Fontys will provide you with a so-called ‘Transcript of Records’, which will clarify the results that you have achieved. Depending on your results, you will receive a maximum of 30 ECTS credits. ECTS credits are recognised throughout Europe. The agreement between your home university and Fontys University of Applied Sciences will usually include a condition whereby the credits that you obtain will be recognised and transferred into the records kept by your home university.
Dutch Grades vs. European Credits Transfer System(ECTS)
Some coursework is graded with "Pass" ["Voldaan = V “] or "Fail" ["Niet Voldaan = o”]. Most exams are graded with round marks ranging from 1 to 10, with mark 6 needed to pass.
The following table gives round Dutch marks, the percentage of successful students achieving these marks, the equivalent ECTS grades and their definition:
* 5.5 and above are also sufficient.
- VR = exemption (no grade given)
- V = sufficient = 7
- G = good = 8
- O = not sufficient/fail
|Dutch grades||%||ECTS grades||Definition|
|9 - 10||2%||A||Excellent|
|6||50%||D - E||Satisfactory - Sufficient|
|5*||-||FX||Fail [some more work required]|
|4 [or less]||-||F||Fail [considerably more work required]|
English language proficiency
For all exchange programmes a minimum level of proficiency in the English language is required, as detailed in the table below. You must substantiate your level of English-language proficiency by submitting evidence in the form of a language test result pertaining to one of the below-mentioned courses.
* = Only if the units ‘Speaking & Writing’ and ‘Listening & Reading’ have been completed successfully.
|Test name||Minimal score||Accepted for students from|
|IELTS||6.0||EU and non-EU countries|
|TOEFL paper||550||EU and non-EU countries|
|TOEFL computer||213||EU and non-EU countries|
|TOEFL internet||79/80||EU and non-EU countries|
|TOEIC*||670||only EU countries|
|Cambidge ESOL||CAE-C||only EU countries|
|CEFR||B2||only EU countries|
How to apply as an exchange student
Applications should always be submitted via the International Exchange (or Erasmus) Officer at the home university. If several versions of the programme are offered, please indicate for which version you would like to apply to (Programme I, Programme II, Programme III, etc.) This officer will send your application request (nomination) to Fontys. Once Fontys has accepted the application, your Fontys study department will send you a link to a web application called Mobility Online. Added to the link you will receive all necessary information and a manual. Please take a look at this website to see how it works.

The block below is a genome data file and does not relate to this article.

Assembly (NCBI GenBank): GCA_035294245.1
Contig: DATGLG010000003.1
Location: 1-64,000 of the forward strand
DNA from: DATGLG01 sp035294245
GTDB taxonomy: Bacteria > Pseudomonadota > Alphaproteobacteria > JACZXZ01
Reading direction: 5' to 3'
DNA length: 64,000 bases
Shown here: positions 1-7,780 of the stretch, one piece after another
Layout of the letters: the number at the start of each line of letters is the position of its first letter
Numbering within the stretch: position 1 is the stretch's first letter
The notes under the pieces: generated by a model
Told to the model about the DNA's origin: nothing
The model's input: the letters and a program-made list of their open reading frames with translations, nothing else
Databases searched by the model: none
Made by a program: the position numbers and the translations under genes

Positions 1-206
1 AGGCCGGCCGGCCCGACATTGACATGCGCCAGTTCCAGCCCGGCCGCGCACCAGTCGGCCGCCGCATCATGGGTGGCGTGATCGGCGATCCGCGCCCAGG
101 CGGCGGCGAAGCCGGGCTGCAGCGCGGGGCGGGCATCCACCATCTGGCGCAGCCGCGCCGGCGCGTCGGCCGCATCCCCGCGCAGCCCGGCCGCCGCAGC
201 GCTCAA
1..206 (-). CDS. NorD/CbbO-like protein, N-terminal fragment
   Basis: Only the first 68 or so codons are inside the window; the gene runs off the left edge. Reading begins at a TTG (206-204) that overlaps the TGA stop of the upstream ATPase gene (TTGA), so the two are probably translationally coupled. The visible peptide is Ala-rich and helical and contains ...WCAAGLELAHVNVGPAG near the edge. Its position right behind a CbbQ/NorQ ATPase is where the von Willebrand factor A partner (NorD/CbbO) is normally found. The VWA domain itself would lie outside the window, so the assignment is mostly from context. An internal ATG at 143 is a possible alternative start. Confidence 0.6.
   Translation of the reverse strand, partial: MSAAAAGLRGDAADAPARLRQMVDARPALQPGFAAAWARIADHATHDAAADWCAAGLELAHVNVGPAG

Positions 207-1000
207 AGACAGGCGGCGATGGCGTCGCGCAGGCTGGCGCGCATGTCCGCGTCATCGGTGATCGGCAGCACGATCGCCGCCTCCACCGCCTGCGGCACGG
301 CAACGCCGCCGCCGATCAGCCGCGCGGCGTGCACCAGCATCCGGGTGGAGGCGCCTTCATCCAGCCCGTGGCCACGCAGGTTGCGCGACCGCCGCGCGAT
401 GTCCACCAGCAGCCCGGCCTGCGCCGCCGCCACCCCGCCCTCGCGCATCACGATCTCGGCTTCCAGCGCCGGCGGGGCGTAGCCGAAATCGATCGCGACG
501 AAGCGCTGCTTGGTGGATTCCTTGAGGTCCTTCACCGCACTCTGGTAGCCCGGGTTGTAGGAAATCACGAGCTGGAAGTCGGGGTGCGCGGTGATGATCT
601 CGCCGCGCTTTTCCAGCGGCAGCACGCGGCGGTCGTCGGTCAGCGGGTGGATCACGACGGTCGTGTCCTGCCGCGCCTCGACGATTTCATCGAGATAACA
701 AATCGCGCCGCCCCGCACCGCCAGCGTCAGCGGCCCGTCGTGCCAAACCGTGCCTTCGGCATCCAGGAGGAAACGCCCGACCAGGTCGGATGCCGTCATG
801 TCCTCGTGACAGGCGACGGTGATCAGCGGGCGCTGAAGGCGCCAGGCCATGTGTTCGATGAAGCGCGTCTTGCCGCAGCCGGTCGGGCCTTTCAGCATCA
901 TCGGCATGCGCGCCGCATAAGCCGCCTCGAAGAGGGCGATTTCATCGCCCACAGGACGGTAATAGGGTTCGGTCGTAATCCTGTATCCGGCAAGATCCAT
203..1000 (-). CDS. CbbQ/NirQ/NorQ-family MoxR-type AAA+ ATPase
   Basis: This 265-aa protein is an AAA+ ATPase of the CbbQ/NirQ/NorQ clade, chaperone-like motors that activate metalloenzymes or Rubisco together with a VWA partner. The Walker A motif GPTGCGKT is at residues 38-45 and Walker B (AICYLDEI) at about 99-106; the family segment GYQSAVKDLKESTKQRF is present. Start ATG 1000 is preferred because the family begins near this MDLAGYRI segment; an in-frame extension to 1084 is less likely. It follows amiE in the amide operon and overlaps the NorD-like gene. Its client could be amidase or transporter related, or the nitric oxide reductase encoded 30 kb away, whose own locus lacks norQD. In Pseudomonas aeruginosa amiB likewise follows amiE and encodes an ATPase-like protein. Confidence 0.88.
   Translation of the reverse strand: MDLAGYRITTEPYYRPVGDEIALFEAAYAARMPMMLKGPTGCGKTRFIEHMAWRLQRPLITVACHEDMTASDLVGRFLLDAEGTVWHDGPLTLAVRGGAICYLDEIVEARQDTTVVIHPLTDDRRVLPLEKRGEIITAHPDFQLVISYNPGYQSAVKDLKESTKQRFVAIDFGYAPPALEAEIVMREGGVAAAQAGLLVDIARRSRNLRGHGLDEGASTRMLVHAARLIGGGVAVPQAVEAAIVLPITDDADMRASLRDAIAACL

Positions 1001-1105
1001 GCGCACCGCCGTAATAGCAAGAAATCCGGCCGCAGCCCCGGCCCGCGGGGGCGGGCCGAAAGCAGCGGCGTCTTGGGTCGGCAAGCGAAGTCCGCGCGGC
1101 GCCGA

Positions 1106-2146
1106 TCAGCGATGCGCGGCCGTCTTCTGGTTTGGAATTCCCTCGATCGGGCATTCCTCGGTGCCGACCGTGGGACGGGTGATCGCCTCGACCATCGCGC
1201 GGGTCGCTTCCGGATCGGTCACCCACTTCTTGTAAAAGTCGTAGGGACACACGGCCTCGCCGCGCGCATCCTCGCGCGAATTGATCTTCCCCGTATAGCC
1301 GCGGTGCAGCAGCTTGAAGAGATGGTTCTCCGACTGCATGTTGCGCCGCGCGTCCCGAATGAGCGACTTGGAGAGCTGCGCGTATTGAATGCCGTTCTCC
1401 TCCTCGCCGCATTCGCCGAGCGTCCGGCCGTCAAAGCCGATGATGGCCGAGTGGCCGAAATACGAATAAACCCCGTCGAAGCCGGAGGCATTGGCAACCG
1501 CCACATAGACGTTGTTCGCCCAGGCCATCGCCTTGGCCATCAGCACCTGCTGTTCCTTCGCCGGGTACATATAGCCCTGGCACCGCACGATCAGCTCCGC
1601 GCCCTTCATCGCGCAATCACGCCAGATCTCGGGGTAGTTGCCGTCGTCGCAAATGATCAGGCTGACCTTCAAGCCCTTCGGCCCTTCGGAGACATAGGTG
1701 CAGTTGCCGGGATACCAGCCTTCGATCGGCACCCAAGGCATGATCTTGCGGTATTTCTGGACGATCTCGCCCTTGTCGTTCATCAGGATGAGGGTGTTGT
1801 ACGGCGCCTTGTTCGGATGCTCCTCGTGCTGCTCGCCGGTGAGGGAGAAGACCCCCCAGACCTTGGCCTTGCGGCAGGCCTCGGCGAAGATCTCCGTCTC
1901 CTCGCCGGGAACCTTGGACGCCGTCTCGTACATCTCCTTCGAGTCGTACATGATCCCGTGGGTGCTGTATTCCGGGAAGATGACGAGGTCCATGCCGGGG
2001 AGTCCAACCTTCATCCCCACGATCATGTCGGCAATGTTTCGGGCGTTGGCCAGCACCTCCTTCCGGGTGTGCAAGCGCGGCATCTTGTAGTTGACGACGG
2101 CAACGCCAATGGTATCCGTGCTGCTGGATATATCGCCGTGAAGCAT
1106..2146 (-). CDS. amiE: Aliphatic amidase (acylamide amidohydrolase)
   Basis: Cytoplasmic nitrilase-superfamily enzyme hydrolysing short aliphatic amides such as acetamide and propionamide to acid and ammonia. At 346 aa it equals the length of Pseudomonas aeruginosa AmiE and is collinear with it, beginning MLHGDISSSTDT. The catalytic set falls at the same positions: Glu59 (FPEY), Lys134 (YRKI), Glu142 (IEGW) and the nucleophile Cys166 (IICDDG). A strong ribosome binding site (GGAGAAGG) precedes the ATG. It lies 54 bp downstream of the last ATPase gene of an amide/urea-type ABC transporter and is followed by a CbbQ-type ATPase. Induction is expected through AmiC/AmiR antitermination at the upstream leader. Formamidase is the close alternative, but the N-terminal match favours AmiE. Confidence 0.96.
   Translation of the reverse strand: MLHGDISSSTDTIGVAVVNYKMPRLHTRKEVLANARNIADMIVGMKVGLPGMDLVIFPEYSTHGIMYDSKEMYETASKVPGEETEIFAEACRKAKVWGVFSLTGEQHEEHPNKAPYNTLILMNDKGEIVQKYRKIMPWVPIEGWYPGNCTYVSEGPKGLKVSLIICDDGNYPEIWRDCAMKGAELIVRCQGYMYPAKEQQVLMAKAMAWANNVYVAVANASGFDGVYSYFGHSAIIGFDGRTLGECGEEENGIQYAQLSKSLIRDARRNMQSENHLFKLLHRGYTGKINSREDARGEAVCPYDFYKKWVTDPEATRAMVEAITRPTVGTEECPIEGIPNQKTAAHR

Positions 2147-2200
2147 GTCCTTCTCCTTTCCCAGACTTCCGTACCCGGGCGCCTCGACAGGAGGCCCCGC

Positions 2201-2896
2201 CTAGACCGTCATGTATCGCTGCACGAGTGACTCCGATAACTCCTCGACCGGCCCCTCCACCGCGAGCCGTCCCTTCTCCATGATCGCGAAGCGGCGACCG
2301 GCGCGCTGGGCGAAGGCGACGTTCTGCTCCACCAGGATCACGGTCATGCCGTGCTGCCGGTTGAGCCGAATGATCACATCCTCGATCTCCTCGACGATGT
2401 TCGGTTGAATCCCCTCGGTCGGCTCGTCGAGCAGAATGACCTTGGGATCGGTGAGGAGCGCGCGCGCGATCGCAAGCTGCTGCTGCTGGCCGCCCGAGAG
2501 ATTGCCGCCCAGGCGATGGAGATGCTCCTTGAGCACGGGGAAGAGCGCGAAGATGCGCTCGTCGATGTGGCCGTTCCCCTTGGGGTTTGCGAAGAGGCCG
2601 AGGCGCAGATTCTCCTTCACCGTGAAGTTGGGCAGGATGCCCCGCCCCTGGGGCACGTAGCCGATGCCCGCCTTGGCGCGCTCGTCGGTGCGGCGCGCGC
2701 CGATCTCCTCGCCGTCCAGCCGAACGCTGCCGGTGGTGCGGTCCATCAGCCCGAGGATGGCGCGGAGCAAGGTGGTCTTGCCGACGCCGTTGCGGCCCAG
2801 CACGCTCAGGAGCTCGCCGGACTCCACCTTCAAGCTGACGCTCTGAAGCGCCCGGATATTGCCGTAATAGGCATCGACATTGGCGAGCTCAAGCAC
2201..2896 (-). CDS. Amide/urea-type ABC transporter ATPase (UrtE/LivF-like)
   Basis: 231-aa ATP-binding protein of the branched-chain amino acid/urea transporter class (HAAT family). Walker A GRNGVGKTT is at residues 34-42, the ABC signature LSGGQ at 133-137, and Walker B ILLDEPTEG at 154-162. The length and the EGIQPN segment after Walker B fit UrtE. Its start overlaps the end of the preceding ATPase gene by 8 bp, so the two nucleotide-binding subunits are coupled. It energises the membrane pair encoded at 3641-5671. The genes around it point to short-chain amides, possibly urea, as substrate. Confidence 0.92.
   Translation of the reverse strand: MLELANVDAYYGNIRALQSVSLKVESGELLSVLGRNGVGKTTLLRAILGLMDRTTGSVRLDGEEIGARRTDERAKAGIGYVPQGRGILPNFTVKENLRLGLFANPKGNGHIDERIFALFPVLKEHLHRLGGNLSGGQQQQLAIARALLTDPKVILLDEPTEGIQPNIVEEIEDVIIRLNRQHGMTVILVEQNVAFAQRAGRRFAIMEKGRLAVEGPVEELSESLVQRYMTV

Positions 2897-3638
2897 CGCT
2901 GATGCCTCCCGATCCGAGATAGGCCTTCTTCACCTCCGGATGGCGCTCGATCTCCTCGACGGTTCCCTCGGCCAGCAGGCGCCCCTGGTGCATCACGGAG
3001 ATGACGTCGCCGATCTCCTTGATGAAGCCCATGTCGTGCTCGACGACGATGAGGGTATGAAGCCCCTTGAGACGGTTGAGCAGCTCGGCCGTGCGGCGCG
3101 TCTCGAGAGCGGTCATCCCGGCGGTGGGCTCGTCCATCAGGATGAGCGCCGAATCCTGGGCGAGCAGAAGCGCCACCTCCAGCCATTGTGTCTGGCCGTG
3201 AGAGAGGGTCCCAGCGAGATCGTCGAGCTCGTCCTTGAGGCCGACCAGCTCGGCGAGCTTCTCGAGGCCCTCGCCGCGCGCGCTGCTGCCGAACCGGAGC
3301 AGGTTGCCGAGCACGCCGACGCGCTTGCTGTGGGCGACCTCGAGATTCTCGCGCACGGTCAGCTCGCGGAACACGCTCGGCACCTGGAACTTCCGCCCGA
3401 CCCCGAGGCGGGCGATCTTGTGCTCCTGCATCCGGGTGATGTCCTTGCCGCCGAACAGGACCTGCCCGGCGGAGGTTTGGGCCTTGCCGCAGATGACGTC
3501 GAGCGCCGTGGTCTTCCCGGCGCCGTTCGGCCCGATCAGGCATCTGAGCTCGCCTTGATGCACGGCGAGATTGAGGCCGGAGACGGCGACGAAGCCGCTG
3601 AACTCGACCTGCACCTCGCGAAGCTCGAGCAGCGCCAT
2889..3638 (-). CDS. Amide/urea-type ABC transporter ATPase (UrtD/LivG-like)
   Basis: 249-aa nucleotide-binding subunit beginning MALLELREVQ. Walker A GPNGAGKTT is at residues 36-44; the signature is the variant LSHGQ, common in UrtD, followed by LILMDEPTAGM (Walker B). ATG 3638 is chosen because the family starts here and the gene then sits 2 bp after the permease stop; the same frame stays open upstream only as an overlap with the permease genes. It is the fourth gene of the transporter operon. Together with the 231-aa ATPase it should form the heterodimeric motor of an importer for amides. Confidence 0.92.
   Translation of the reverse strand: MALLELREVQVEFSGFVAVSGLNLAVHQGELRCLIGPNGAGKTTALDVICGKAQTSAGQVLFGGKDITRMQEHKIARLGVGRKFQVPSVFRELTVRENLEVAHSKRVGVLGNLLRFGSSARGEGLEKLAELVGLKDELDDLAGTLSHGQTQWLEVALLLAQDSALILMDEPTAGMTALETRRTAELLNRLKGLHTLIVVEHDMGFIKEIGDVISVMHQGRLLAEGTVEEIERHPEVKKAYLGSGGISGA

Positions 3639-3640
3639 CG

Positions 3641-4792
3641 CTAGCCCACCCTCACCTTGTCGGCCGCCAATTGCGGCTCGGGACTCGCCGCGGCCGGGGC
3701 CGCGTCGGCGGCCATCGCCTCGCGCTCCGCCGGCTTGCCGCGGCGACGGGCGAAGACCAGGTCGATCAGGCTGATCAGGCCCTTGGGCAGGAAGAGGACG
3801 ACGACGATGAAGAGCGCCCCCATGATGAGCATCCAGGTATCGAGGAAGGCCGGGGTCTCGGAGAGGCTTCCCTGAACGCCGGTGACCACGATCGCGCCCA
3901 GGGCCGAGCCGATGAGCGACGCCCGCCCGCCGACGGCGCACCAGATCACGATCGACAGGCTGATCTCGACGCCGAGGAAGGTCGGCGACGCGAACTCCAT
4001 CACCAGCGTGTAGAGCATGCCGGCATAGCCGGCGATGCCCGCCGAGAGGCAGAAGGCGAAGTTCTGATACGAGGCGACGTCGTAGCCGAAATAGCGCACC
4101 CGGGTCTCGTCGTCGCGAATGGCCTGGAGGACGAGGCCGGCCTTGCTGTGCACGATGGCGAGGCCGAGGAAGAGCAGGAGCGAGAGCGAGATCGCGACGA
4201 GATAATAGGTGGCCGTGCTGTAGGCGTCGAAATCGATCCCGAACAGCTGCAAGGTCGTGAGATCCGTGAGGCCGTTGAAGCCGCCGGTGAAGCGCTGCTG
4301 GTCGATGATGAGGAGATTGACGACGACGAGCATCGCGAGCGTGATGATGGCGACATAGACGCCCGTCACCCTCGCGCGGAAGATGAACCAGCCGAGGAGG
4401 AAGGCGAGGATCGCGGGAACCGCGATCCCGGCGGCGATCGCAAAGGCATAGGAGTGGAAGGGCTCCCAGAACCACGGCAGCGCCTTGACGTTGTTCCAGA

Deadline for application:
|Fall semester||15 May|
|Spring semester||15 November|
For more detailed information about practical matters, such as travelling in the Netherlands, visa, residence permit, accomodation, health insurance etc.
Opening a Dutch Bank account:
After you have arrived in the Netherlands, you open a Dutch bank account.
For opening a bank account and for buying a sports card, you will need a proof of enrolment. This document will be sent to you by e-mail when you have the status registered. More information.
The Brainport Region Eindhoven
The Eindhoven region, also known as the Brainport region of the Netherlands, is the most important technology and industrial center of the Netherlands. With 730,000 inhabitants and a workforce of 400,000. Eindhoven region generates € 24 billion of GDP and € 55 billion in exports, one-quarter of the Dutch total. It is a manufacturing center in a high-cost country. By focusing on producing high-value, technology-based products, it is in competition with fast-growing manufacturing centers in nations with much lower costs. At the same time, however, Eindhoven is saddled with demographics familiar to Europe, in which a low birth rate and aging population is reducing the regional labor force. To win the battle for the talent that provides its competitive advantage, the region must make itself economically and socially attractive to knowledge workers from around the world and concentrate on innovation.
Eindhoven’s answer to these challenges is a public-private partnership called Brainport Development. Its members include employers, research institutes, the Chamber of Commerce, the SRE, leading universities and the governments of the region’s three largest cities. More information about Eindhoven is available on the Intelligent Community Profiles pages of the ICF Web site (intelligentcommunity.org)
Rachelsmolen 10, Eindhoven